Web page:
Then there’s the immense marketing budget Diageo pours into a global advertising blitz for Arthur’s Day beginning months in advance of the event. This year’s “Paint It Black” ads have been ubiquitous in Ireland since August. (There’s some irony in the campaign’s play on the expression “painting the town red,” since Guinness itself calls the true color of its stout “dark ruby red.”)

Despite Arthur’s Day’s remarkable success, the holiday has had its haters from the beginning, the spiritual kin of those in the United States who belittle candy manufacturers for creating Sweetest Day and other industries for promoting made-up marketing holidays. Hegarty published a story on Sept. 15 calling Arthur’s Day a “black mark” on Dublin that “has forced itself onto the calendar like a drunk throwing a threatening arm around the shoulders of a sober unfortunate on the last Nitelink [bus] home,” and he says there was a rush of positive feedback from readers agreeing with him. “Ireland can be a great nation, but it is time to wise up and lose our ‘drunken Paddy’ reputation,” wrote Council of State member Ruairí McKiernan in a letter to the editor.

Twitter haters have been even more blunt in their derision: “I am trying to organise Martyrs Day in Dublin whereby a bunch of us kill ourselves in the city centre so Arthur's Day gets cancelled,” tweeted comedy writer Colm Tobin.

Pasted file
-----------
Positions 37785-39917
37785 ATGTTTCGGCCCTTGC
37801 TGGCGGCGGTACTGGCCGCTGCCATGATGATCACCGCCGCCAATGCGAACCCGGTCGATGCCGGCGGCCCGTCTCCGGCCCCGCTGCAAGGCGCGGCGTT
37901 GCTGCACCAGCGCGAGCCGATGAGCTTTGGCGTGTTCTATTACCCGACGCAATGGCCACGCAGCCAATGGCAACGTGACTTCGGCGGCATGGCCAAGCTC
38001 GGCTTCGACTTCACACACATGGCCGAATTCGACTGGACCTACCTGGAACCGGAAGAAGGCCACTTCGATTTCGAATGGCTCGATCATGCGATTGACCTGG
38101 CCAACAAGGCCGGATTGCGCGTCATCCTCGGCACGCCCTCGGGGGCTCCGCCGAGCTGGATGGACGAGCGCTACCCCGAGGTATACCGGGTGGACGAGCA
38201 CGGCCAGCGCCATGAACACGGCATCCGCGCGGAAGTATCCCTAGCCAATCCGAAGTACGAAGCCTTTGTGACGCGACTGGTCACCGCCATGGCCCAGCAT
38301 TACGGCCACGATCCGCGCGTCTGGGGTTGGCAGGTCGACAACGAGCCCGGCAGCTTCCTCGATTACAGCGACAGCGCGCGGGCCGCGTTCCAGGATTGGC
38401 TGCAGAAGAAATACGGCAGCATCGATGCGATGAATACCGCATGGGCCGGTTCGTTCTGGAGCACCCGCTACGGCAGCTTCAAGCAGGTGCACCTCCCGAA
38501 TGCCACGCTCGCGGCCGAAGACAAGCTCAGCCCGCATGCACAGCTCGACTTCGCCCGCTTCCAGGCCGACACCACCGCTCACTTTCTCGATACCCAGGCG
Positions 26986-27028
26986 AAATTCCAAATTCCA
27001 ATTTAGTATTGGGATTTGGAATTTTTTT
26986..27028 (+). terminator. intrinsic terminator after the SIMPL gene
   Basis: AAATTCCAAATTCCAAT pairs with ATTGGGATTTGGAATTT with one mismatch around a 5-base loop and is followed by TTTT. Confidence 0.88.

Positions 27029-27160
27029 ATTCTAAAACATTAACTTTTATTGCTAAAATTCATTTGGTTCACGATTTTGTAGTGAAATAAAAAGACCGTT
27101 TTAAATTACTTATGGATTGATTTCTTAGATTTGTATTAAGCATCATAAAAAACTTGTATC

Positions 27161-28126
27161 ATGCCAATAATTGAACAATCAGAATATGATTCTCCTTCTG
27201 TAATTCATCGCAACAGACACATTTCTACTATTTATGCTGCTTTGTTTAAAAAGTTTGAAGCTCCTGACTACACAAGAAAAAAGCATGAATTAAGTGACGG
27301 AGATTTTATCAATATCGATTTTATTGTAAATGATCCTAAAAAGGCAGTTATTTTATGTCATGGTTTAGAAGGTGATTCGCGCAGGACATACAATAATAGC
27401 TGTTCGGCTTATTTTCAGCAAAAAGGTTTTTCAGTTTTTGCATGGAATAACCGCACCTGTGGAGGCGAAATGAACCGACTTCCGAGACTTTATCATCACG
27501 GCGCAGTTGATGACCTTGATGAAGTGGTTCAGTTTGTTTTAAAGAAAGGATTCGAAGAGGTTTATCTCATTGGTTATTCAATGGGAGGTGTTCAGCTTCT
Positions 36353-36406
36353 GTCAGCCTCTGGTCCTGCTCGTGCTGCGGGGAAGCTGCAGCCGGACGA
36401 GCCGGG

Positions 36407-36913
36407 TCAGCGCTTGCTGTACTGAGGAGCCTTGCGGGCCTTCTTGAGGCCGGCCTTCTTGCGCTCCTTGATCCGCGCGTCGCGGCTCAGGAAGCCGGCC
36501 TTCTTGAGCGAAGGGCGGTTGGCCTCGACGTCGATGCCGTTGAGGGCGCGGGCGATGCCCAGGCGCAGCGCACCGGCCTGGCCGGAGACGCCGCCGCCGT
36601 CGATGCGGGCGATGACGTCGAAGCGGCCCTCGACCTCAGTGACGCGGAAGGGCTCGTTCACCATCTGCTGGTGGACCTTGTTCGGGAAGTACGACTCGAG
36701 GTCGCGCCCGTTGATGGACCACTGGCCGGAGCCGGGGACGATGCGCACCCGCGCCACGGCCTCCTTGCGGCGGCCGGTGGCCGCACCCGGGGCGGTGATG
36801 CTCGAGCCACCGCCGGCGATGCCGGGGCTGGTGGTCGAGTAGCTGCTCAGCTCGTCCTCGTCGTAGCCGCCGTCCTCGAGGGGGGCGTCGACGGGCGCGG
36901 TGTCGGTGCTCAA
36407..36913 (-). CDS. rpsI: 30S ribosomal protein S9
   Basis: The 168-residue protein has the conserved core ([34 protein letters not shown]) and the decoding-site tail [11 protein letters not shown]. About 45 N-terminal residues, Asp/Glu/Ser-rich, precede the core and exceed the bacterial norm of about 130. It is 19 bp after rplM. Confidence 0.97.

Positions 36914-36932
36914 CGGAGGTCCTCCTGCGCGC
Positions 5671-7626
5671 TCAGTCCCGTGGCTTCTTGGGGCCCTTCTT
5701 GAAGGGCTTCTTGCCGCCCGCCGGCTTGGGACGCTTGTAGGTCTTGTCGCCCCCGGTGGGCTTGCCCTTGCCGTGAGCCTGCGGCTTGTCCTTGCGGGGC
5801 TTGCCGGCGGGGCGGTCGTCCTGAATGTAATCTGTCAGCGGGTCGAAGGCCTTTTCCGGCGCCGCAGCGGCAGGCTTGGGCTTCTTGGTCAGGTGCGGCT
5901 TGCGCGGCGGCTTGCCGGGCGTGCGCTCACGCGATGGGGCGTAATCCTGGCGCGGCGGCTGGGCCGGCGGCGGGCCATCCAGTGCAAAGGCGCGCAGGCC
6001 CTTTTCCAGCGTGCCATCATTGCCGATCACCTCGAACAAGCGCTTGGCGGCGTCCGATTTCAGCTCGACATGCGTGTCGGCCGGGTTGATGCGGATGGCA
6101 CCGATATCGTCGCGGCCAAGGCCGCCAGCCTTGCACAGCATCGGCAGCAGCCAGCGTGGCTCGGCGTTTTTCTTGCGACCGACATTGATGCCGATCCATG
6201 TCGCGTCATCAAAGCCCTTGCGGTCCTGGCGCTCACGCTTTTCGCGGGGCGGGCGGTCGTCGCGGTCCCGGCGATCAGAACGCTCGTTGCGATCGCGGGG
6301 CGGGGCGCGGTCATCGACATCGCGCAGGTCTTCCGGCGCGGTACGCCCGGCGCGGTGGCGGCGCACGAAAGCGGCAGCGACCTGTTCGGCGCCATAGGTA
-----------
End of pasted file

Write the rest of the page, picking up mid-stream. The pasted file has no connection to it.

Guinness plays up Arthur’s Day’s musical celebrations in Dublin (ones that just happen to have plenty of pints available) and is sponsoring other, smaller music events in 55 different countries on Sept. 27 and 28 this year. The 2012 headliner musicians in Ireland and the U.K. include acts like Tom Jones, Example, Fatboy Slim, Mika, and Tinie Tempah. Smaller Irish bands also will play at most of the estimated 500 pubs participating in official events across the country. And for every person who checks in on Guinness’ Facebook page, Diageo will donate 5 euros to an Arthur Guinness Fund that supports community projects.

Some see a bright side to the corporate-sponsored madness. Irish music blogger Nay McArdle appreciates that Guinness no longer requires tickets to official Arthur’s Day events and is instead devoting resources to surprise musical acts that will pop up all over the country. “Seeing Tom Jones in your local boozer is a treat few people will ever be prepared for,” she says. But she still believes that the musical aspect of Arthur’s Day is a “mere smokescreen” for event attendees to “get blind drunk for the sake of it.”

“There’s nothing responsible about asking people to raise a pint before 6 p.m. and scheduling most of the music to take place later that night,” McArdle says. “It’s a terrifying sight for unwitting passers-by, many of whom are families or tourists completely unprepared for the sight of pints flying and naked men breakdancing in smashed glass.”

And she points out that most of the headliner acts are U.K. bands playing “mind-numbingly boring mainstream pop music.”

For his part, Hegarty’s a longtime Guinness drinker himself but finds it hard to swallow a pint on Arthur’s Day because of the way it “blanket bombs” the country with Guinness.

Which makes one wonder why Arthur’s Day hasn’t yet caught on at American universities. But if the holiday continues its juggernaut expansion, perhaps one September day in the near future large numbers of Americans, too, will be able to raise a toast to the promotional brilliance of Guinness.